Is it possible for an unmarried father to obtain full custody of a 10-year-old child and not the mother? – A simplified family lawyer’s perspective.
There is a common misconception that if a child was born out of wedlock; only the mother can be the primary caregiver of the child concerned. This may however generally be the case. However, it is presumed by some that if a mother cared for the child since his or her birth, the father would not be able to be the child’s primary caregiver. In other words, the child would always live with the mother, and never with the father. We do not blame our clients for thinking so. That is the stereotype. As the world changes, so does the law.
The popular scenario regarding single parenting?
We are often approached by fathers who have a child that was born out of wedlock. He and the mother most probably lived together when the child was born. But things did not work out between them. The mother moved out and lived with her parents or on her own. The father would then regularly have contact with the child. The type of contact would be decided by the mother. Now the question is, even if the child is 10 years old; is it possible for the child to be cared for by the father and live with him primarily? The answer to that is yes. This is so, as the law looks at what is best for the child concerned.
Best interests of the child principles when it comes to children
Both the South African Constitution and the Children’s Act, says that the child’s best interests are given priority. In other words, a child’s best interests are of paramount importance in matters relating to him or her. Therefore, for one to assume at the outset, that only mothers are the best primary caregivers, is not only incorrect but potentially dangerous when dealing in children’s matters. The law expects us to look at all factors, not only who historically looked after the child, but also, the possibility of whether the father can better care for the child.
Moreover, as the child’s best interests are of paramount importance, deciding as to whether or not to move a child from the primary care of a mother to that of the father should not be done lightly. Therefore, even if the father, 10 years later, can on the face of it care better for the child than the mother, this should not be the deciding factor. One would also need to look at the emotional and psychological impact it would have on the child as well.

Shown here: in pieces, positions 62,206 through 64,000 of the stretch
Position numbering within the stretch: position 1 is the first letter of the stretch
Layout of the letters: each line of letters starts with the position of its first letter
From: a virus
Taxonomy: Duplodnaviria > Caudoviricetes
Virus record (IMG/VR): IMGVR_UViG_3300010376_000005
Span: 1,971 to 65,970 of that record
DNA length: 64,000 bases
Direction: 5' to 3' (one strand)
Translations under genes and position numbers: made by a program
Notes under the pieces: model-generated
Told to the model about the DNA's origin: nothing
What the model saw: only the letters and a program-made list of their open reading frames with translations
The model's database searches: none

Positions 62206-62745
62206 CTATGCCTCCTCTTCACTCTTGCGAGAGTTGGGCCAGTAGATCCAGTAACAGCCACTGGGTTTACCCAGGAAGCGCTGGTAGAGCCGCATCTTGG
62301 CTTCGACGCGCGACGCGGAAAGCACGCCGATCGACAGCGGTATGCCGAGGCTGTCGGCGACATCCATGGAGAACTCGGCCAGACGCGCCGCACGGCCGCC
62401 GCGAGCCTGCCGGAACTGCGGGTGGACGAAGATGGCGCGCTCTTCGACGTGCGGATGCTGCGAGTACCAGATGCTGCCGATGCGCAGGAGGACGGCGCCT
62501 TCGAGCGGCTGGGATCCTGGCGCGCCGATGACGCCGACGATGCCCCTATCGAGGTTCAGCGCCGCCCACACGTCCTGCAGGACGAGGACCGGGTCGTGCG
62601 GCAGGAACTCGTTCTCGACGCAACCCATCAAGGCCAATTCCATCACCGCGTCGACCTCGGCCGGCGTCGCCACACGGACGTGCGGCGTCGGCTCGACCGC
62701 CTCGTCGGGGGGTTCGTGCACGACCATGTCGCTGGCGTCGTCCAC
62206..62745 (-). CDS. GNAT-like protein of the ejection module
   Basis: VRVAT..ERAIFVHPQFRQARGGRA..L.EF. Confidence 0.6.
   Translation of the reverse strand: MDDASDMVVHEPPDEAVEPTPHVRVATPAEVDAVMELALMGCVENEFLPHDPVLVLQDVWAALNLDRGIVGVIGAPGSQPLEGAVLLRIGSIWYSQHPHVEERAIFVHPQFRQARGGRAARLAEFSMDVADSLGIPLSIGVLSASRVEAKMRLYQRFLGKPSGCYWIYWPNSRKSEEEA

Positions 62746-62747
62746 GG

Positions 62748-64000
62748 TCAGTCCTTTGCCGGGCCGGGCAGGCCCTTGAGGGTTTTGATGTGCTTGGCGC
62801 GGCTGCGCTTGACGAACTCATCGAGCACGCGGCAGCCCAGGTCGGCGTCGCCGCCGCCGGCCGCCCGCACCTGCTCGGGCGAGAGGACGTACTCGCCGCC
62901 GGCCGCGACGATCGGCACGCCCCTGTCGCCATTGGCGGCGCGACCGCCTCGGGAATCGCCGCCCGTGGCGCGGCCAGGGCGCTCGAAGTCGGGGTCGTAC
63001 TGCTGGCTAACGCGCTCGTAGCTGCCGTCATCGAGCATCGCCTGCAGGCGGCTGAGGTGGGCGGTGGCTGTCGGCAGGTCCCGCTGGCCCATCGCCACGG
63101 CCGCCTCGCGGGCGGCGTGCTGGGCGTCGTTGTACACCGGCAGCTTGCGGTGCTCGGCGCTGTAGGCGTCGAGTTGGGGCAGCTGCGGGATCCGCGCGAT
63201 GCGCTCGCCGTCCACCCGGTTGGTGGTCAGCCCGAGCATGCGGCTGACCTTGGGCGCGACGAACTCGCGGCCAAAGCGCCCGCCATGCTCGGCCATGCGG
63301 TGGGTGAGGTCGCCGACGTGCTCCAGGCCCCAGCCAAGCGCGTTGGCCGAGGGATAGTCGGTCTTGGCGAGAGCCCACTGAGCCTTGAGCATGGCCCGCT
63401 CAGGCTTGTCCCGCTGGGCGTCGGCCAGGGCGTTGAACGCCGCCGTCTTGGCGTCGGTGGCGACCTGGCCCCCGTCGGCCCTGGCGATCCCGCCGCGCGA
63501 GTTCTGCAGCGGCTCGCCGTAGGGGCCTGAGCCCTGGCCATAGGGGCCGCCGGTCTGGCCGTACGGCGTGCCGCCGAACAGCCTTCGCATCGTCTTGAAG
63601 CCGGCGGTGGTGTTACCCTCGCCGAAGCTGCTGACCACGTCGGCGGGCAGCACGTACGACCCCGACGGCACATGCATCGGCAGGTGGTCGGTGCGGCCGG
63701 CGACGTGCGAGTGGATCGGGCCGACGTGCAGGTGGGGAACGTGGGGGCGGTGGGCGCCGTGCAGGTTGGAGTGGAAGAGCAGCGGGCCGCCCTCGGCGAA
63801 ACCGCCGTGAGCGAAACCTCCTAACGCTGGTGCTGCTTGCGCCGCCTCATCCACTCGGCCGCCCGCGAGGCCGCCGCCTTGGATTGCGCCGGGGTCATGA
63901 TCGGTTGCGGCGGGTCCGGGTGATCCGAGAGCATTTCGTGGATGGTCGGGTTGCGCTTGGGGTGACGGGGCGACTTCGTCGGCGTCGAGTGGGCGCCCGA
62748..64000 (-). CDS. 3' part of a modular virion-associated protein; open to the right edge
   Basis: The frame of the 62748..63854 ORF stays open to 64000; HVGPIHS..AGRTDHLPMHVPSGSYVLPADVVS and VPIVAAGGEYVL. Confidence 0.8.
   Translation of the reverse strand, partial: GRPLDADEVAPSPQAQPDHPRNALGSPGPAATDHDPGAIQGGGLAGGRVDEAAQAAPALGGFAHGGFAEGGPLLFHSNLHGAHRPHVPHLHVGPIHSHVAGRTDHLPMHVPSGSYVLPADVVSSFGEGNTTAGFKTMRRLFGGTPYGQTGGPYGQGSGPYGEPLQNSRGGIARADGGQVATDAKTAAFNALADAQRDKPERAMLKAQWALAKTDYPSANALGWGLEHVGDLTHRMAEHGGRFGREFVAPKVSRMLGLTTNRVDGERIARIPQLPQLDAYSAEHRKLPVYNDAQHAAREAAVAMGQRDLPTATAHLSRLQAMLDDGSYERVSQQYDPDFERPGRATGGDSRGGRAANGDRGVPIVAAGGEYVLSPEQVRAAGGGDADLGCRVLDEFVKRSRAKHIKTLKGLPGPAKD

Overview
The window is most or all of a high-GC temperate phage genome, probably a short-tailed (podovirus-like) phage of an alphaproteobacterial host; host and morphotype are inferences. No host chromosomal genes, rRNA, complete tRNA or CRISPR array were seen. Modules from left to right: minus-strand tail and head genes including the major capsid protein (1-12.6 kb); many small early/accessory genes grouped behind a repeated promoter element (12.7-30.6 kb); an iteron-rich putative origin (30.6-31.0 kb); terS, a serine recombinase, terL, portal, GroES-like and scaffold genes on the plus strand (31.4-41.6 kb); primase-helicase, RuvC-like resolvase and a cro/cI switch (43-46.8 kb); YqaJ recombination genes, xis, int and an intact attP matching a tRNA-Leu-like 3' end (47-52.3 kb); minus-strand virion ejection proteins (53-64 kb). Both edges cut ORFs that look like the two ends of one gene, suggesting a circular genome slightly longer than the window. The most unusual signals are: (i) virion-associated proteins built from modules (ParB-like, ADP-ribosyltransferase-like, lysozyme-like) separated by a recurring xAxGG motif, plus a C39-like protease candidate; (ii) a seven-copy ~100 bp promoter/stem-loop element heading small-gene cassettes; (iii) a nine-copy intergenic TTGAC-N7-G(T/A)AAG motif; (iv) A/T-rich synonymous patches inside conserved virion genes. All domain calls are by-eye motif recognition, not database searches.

What would be an ideal situation where moving the child from the mother to the father would be warranted?
In our view, material comforts are not reason enough to move a child from the primary care of a mother to that of a father. If the father is a wealthy person, and the mother not, he can be ordered to pay more child support towards the minor child’s expenses. However, if the child is of a certain age, and he needs to have certain living conditions, and the father has it, then that would be a possible factor in granting the father primary care. For example, if the child is a gifted swimmer, and 17 years old, and in matric, and needs to train consistently, then it makes sense that the father’s living amenities may be an important factor to justify the movement of the child.
Obvious reasons to have the child primarily cared for by the father or another party
Then there is the obvious reason to move the child from the primary care of the mother to that of the father or another person. This would be because the mother is totally incapable of caring for the minor child. She may have developed a mental illness, be admitted to a drug rehabilitation facility, or neglects the child whilst in her care. In such a case, one would look at the father. If he too has issues, then the child would need to be placed in alternative care. For example, foster care, or with another relative.
Is it possible for an unmarried father to obtain full custody of a 10-year-old child?
From the above, it is clear that it is possible for an unmarried father to obtain full custody of a 10-year-old child. It all depends on the facts of the matter. Whilst mothers may be best to care for the child in his or her early age of development, once should not lose sight of the fact that the father could care better for the child. If he cannot, then the child should remain in the primary care of the mother.
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